62. The King's Propositions to bo discussed at Uxbridge.
[January 21, 1645. Rushworth, v. 858.]
1. That His Majesty's own revenue, magazines, towns, forts and ships, which have been taken or kept from him by force, be forthwith restored unto him.
2. That whatsoever hath been done or published contrary to the known laws of the land, or derogatory to His Majesty's legal and known power and rights, be renounced and recalled; that no seed may remain for the like to spring out of for the future.
3. That whatsoever illegal power hath been claimed or exercised by or over his subjects, as imprisoning or putting to death their persons without law, stopping their Habeas Corpuses, and imposing upon their estates without Act of Parliament, &c., either by both or either House, or any Committee of both or either, or by any persons appointed by any of them, be disclaimed, and all such persons so committed forthwith discharged.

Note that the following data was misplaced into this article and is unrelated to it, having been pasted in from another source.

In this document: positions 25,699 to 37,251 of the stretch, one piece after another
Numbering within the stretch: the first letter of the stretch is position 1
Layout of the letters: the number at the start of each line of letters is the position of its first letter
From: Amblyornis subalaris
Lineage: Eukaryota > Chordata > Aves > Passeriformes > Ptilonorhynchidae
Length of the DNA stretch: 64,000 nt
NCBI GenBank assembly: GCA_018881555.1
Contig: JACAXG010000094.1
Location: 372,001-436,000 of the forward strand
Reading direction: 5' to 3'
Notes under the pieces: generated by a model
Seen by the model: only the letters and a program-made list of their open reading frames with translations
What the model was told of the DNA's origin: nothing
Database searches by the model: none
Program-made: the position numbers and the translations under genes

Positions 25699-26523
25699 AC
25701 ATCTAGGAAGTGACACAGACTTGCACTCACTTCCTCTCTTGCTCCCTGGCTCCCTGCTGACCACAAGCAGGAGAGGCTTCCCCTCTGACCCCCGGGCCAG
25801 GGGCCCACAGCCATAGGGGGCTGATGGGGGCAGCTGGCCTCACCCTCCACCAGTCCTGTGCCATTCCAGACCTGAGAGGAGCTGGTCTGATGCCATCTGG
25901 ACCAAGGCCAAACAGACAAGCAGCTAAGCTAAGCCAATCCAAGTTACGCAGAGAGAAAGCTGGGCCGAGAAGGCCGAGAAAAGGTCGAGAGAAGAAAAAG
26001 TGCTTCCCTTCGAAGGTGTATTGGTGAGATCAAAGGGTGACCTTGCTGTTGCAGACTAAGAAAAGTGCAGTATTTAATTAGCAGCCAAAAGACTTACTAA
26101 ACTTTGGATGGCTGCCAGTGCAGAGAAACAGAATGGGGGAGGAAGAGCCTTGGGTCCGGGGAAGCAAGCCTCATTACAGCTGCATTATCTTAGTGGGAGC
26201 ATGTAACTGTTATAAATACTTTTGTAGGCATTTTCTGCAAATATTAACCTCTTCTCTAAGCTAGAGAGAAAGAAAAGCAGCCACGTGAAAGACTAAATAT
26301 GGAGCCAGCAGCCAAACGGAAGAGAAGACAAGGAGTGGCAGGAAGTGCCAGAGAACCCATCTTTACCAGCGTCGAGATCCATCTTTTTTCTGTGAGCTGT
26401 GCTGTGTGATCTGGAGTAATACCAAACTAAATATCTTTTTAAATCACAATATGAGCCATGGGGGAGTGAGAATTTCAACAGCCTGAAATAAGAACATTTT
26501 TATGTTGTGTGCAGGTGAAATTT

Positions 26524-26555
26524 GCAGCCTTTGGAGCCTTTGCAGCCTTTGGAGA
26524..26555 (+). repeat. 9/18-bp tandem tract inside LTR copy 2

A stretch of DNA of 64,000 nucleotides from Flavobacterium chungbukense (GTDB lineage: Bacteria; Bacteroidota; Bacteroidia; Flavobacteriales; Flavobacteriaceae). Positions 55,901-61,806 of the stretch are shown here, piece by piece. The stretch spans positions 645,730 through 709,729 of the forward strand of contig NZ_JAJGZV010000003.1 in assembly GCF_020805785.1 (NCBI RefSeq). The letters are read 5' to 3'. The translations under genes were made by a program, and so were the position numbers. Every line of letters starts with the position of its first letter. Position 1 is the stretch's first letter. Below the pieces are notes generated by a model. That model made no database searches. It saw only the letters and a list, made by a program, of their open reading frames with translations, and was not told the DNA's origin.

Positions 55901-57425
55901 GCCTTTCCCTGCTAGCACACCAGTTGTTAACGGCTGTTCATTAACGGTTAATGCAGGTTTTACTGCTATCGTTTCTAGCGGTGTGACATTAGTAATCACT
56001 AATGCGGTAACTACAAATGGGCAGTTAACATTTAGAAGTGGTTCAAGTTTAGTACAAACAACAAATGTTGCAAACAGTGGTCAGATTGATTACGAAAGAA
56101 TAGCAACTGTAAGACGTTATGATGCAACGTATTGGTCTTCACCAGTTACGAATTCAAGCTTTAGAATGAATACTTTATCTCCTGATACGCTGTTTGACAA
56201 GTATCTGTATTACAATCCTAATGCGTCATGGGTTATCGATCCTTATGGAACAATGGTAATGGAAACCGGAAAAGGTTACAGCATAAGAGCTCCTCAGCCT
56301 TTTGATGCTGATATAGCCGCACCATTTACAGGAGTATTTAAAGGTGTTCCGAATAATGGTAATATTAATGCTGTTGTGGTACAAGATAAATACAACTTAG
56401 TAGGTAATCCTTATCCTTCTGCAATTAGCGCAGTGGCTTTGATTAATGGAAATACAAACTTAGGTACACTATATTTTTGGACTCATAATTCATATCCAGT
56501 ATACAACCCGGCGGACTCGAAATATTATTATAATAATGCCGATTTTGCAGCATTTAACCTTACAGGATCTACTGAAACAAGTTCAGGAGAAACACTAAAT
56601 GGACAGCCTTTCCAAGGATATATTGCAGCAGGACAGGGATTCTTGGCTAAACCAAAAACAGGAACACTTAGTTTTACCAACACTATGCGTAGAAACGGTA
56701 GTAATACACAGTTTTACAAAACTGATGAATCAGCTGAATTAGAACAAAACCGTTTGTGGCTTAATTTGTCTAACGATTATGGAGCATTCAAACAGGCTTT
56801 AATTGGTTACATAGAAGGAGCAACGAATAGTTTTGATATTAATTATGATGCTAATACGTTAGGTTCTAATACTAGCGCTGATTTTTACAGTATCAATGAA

4. That as His Majesty hath always professed his readiness to that purpose, so he will most cheerfully consent to any good Acts to be made for the suppression of Popery, and for the firmer settling of the Protestant religion established by law; as also that a good Bill may be framed for the better preserving of the Book of Common Prayer from scorn and violence; and that another Bill may be framed for the ease of tender consciences, in such particulars as shall be agreed upon. For all which His Majesty conceives the best expedient to be, that a National Synod be legally called with all convenient speed.
5. That all such persons, as upon the Treaty shall be excepted and agreed upon on either side out of the general pardon, shall be tried per pares, according to the usual course and known law of the land, and that it be left to that either to acquit or condemn them.
6. And to the intent this Treaty may not suffer interruption by any intervening accidents, that a cessation of arms and free trade for all His Majesty's subjects may be agreed upon with all possible speed.
Given at the Court at Oxford, the twenty-first day of January, 1644.
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